4i4 PICTURESQUE PALESTINE.
in this manner is welcome and refreshing to a person who is worn down by the long-
With these may be mentioned the bakers' shops. The ovens are curious, as well as the
method tff making and baking the bread, which is sold in shops, on stands in the streets (see
page 383), or by boys who carry it about on large trays (see page 421). The cries of these
vendors of bread would seem strange to other people, for among them one hears such as these:
11 O God, send a customer! " or, " Going for one cent!"
A class that attracted our attention were the pigeon-fanciers. These persons are
numerous, and they possess a kind of stock-exchange, where they meet for the transaction
of business. In former times communication between Damascus and Bagdad by means
of pigeons was extensively carried on, and one of the numerous breed still existing here
derives his name from this ancient custom. Pigeon-fanciers are supposed to be incapacitated
from giving testimony in a court of law, because their business leads them into special
temptations to theft; and, furthermore, it is thought that they yield to the opportunity afforded
them of viewing from their lofts the harems of the surrounding houses. Hence, although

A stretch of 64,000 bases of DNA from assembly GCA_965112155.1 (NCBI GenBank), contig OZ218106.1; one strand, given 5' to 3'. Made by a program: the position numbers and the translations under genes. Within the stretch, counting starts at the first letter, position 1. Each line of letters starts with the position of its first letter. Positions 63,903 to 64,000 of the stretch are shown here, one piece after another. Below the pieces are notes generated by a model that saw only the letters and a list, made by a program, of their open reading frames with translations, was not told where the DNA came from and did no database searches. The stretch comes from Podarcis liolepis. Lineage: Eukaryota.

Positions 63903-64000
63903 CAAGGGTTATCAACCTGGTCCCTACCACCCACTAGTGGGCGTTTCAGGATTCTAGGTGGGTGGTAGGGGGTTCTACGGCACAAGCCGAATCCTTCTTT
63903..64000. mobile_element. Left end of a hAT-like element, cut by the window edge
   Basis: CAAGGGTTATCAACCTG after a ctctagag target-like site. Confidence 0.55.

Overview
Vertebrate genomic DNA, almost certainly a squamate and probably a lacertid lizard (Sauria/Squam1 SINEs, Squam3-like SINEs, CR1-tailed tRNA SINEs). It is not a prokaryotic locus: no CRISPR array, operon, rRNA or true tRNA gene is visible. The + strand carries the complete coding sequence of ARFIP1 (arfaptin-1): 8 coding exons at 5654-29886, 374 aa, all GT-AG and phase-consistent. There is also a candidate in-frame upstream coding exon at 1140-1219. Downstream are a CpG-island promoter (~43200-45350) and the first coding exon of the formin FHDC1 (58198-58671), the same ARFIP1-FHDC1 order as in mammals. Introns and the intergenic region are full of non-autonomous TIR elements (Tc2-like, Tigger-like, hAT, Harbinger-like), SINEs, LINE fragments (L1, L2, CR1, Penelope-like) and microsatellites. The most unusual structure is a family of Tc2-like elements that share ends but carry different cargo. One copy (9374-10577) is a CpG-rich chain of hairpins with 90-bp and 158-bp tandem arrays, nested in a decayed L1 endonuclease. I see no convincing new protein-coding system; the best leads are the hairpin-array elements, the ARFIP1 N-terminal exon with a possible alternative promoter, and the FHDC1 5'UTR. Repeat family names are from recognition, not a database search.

numerous, they are not regarded as a very respectable class.
No detailed descriptions of these bazaars can be here attempted ; but, as we pass from
one to another, we witness on every hand, either in the streets or by the wayside, the
strangest sights. The barber seems to be always busy (see page 417). Unlike those with us,
the Damascus barber has with his regular business an associated branch, namely, that of
bleeding, a practice of which we hear little in modern times.
At another point, the cafe by the roadside will certainly afford a place for rest, if one
is weary, and for such refreshment as coffee and pipes can give. The busy proprietor will
be found to be genial and pleasant, and inspired by a desire to entertain his guests in the
most courteous manner (see page 383).
Farther on we find ourselves in front of a great plane-tree, which is nearly forty feet
in circumference, and which, on account of its size and age, seems out of place where it
stands, and leaves one to wonder how it can have survived for so many centuries. In the
shadow of its trunk and underneath its branches, which serve as a roof, workmen carry on
their trades (see page 407).
Damascus is, as we have previously stated, one of the oldest cities in the world. Josephus
affirms that it was founded by Uz, the son of Aram. It was known in the days of the
patriarchs, for Abraham's trusted servant Eliezer, was from Damascus (Gen. xv. 2). It is
often mentioned in the Old Testament, in the Acts of the Apostles, and twice in the Epistles
of Paul (Gal. j. 17; 2 Cor. xi. 32). David conquered the city after a bloody war (2 Sam.
viii. 5, 6), but under Solomon an adventurer made himself king of Damascus, and founded an
empire with which the Israelites came thenceforth often into violent conflict.
An interesting episode is the healing of Naaman, the Syrian general, from leprosy by the
prophet Elisha, to whom his attention was directed by a Jewish captive maid (2 Kings